United Nation's 2018 Commission on the Status of Women (CSW) (Lebo's Blog, pt 2)

Lebo and Rise Young Woman Advocate, Nadeli Chirwa, are attending the United Nation’s 2018 Commission on the Status of Women (CSW)

Dear friends,

Greetings from a chilly New York City where we continue to have fascinating and deeply meaningful conversations about the real stories and lives that women lead around the world.

In an interactive dialogue on Tuesday, we interrogated how we can make the rural economy work better for women and girls. Panellists shared examples of initiatives that leverage the rural economy for women and girls.

We discussed tailored banking models to finance women and girl entrepreneurs, investment cooperatives for economic development, rural parks (like urban business parks), supporting enterprises that incentivize women and girls to enter new market spaces, and how digital technology can be used to enable women and girls to access new opportunities.

The dialogue was chaired by Anne Githuku-Shongwe, the UN Women Representative of the South Africa Multi-Country Office. Both the Ministry in the Presidency responsible for Women and the Ministry of Rural Development and Land Reform in South Africa - and their counterparts from our fellow BRICS member, Brazil, and fellow AU member, Kenya – were represented. Women Holding and the Rural Women’s Movement in South Africa also attended.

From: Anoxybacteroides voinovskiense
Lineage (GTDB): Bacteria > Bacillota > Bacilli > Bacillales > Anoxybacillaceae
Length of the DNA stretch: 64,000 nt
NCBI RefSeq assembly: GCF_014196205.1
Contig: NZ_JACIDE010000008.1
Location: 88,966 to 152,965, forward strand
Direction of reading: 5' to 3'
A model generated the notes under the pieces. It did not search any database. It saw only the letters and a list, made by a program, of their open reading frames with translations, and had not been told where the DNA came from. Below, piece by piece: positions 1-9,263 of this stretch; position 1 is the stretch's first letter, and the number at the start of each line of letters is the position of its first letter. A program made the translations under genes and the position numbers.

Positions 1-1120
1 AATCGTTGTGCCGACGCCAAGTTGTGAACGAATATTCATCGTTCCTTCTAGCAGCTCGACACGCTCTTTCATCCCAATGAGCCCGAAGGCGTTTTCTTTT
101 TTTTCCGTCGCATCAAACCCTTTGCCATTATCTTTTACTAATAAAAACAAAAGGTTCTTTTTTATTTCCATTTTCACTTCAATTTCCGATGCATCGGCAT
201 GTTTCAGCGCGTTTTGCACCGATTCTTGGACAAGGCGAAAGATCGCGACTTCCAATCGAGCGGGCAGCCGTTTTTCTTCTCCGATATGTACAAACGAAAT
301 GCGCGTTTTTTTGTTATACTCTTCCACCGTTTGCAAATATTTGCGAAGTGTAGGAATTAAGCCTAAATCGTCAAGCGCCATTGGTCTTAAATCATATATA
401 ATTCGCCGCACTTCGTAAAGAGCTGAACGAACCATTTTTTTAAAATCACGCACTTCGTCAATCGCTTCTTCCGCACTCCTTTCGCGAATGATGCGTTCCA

Our former First Lady and founder of Women's Development Bank Zanele Mbeki, highlighted two important observations in the meeting.

First, she candidly said that South Africa does not have a ‘good governance’ story to tell, and two, that – unlike other comparable development states such as India, Bangladesh or Peru – we don’t have a Micro Finance Act (or enabling legislation) in South Africa. This is in sharp contrast to the highly successful Kenya Women Holding (KWH) - a woman led, women serving development institution that works to empower, position and advocate for Kenyan women. KWH has over 400,000 women members across Kenya and provides non-financial services to women entrepreneurs with technical expertise and know-how. It is little wonder that entrepreneurship is thriving in Kenya.

This has got me thinking.

Soul City will be thinking intensely about how we can do more to help promote aspirant entrepreneurs that prioritise South African women in applying for start-up finance, including accessing funding and know-how expertise from educational organizations. We are determined that more and more black women most be assisted to break the glass ceilings that stubbornly persist in our still male dominated society.

Finally, Naledi asked an important question about how we ensure that young women are an integral part of decision-making in rural areas where traditional leaders (amaKhosi) in South Africa and chiefs in other African states don’t fully recognise their rights. It’s a tough question that we must answer.

Please listen to our podcast which highlights some of these issues raised in Naledi’s interview with the Minister of Women in the Presidency, Bathabile Dlamini.

All the best,


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